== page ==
Smoke Event FAQ
The EPA recommends different levels of action depending on the Air Quality Index (AQI) and personal health factors. The AQI may be referenced as a way to determine your level of outdoor activity, and when it is advisable to remain indoors.
Yes. Air handling systems are designed to be able to filter particulates from outside and recirculate inside air. When it is feasible to rely on circulated air, normal operations may continue. EHS will monitor select buildings during smoke events to confirm safe occupancy based on PM2.5 particulate levels.
Yes. If levels exceed the air handling system capabilities on campus, some or all operations may be restricted or shut down. U of I administration has specific guidelines on handling this decision as an emergency closure if the need arises. Essential personnel are expected to report to work and maintain critical operations.
Outside air levels are determined by several contaminants that make up the Air Quality Index (AQI). These contaminants include ozone, toxic gases and fine particulate matter like smoke. They are grouped and averaged to create the overall index. As the index numbers rise, air quality is deemed worse and limits on outside activities or recommendations to stay indoors are advised.
Indoor air quality is measured by the specific contaminant. In this case the contaminant is particulate matter – like smoke – which is very fine particles that remain suspended in the air. This is represented as PM2.5. These particles are easily inhaled and tend to migrate deep into the lungs or circulatory system.
If a known contaminant like smoke exists outside, it can be measured inside and compared with outside levels. These measurements can be used to determine if building occupancy or indoor activity levels may need to be restricted.
When the outdoor air quality index reaches 300, all outdoor activity should be avoided. See the table under Air Quality Resources on this page for Idaho DEQ thresholds and action levels for outdoor activity.
There is no recognized limit to PM2.5 contamination indoors.
However, the university may take reasonable action to restrict indoor activities if indoor air quality levels cannot be maintained at or below known hazardous outdoor air levels.
Unless an emergency closure is declared by U of I administration, your working environment is presumed to be safe.
Air handling systems on campus are designed to operate as needed to provide filtered recirculated air. In buildings without air handling systems, windows and doors should be kept closed to prevent outside contaminants from migrating indoors. If you have concerns about your office air quality, contact EHS. Work with your supervisor if you need special accommodations to carry out your normal duties.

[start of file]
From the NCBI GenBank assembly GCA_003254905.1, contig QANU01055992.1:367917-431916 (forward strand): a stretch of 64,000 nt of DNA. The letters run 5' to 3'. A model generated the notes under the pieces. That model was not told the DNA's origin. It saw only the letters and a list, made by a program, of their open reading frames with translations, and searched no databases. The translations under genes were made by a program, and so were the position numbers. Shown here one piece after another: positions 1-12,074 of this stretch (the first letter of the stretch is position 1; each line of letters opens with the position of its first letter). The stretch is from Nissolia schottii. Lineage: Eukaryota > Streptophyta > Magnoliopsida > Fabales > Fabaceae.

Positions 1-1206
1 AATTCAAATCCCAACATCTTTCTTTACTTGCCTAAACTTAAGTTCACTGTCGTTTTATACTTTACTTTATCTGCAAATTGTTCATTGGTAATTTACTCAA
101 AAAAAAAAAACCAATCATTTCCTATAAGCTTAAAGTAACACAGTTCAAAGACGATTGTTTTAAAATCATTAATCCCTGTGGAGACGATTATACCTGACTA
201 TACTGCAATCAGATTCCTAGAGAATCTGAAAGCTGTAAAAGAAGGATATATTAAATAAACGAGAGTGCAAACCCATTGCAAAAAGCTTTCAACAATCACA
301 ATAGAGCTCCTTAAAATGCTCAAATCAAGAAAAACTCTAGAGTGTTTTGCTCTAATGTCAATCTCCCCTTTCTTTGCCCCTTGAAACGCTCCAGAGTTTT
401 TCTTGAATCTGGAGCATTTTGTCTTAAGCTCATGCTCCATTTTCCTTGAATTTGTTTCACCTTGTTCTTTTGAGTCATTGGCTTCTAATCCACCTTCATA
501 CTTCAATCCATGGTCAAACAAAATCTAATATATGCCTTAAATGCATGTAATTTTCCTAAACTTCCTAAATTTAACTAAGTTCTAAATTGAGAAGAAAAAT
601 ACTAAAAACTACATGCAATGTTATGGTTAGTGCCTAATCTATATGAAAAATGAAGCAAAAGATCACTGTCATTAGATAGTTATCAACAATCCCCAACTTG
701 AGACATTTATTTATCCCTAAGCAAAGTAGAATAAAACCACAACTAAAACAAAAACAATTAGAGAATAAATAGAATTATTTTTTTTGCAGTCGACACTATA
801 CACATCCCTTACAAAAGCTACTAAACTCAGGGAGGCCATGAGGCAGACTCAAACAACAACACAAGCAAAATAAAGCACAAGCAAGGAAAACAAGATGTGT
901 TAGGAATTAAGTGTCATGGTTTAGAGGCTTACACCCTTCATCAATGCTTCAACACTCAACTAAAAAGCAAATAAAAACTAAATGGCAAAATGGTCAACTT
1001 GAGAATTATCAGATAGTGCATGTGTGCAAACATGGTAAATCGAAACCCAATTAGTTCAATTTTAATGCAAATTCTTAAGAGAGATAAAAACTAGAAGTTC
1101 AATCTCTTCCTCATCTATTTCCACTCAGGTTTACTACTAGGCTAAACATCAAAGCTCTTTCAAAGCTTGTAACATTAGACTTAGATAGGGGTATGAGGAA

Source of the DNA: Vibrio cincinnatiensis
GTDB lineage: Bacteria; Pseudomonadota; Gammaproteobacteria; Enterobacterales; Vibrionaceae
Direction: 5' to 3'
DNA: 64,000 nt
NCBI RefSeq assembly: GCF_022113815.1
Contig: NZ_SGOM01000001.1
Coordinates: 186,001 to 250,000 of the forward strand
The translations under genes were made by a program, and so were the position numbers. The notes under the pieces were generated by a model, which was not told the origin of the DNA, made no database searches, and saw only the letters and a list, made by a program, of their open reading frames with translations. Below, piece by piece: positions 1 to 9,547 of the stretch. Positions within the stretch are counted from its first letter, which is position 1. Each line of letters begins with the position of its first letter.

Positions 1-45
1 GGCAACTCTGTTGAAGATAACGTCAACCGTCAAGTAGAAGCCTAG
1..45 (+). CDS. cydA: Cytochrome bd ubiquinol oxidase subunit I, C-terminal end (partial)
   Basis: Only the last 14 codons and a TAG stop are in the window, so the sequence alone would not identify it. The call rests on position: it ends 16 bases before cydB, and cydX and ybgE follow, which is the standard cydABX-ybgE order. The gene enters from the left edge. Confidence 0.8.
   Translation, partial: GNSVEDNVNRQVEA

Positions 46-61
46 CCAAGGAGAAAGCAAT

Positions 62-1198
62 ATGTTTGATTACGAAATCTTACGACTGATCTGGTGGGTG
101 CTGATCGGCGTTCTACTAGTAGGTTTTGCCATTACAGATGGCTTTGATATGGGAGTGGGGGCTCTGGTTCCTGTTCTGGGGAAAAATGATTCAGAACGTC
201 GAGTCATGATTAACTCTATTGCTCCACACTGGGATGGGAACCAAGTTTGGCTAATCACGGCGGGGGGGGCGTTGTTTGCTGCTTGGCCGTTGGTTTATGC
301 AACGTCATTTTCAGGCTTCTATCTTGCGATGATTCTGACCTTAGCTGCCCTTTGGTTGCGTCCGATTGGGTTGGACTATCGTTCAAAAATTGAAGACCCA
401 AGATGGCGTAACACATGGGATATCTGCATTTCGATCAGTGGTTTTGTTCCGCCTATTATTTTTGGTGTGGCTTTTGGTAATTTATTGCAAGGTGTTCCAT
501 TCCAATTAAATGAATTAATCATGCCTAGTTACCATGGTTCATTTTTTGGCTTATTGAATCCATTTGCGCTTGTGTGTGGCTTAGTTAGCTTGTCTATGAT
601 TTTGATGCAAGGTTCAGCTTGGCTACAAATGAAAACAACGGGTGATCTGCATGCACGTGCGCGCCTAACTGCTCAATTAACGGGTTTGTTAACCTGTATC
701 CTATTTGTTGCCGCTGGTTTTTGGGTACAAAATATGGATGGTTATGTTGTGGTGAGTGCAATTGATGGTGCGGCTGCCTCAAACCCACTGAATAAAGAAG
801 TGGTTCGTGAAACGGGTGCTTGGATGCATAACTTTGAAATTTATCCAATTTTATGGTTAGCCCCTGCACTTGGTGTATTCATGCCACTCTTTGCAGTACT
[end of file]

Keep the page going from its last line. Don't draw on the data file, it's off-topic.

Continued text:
Yes, but you may be restricted from accessing your lab.
Fume hoods are to remain active at all times but may need to be shut down to perform filter maintenance. This may cause temporary disruptions until the systems can be reactivated. If an emergency closure prohibits access to your building, coordinate with EHS for temporary access.
You may need to work with your supervisor for special accommodations, such as working from home or providing a localized filtration unit in your work area.
Facial coverings and dust masks may be worn as added personal protection. Higher levels of personal protection, such as tight-fitting respirators (N-95 and up) are not advised and require a higher level of employer recordkeeping and approvals. Supervisors may not provide respirators to their staff without EHS involvement and employee training.
If your duties require outside activity when activity should be restricted, work with your supervisor for temporary reassignment indoors. Accommodations should be made to perform other tasks indoors when possible until outside air quality levels improve. Administrative controls, such as shorter shifts while working outside, may also be acceptable depending on the air quality levels.
Administration will provide communication before, during and after a smoke event. Prior to returning to work, building air systems will be activated to help filter and replace air. This usually occurs before normal business hours. Buildings with no ventilation systems may open windows or doors to introduce fresh air to the work area.
Buildings with no central air system may become warmer throughout the day as windows are closed to keep smoke out. The use of fans or localized A/C units may help to restore comfortable temperatures within office spaces. Avoid the use of window-mounted A/C units that introduce unfiltered outside air into the work area.
Employees should take extra care to remain hydrated throughout the day and wear appropriate, breathable clothing.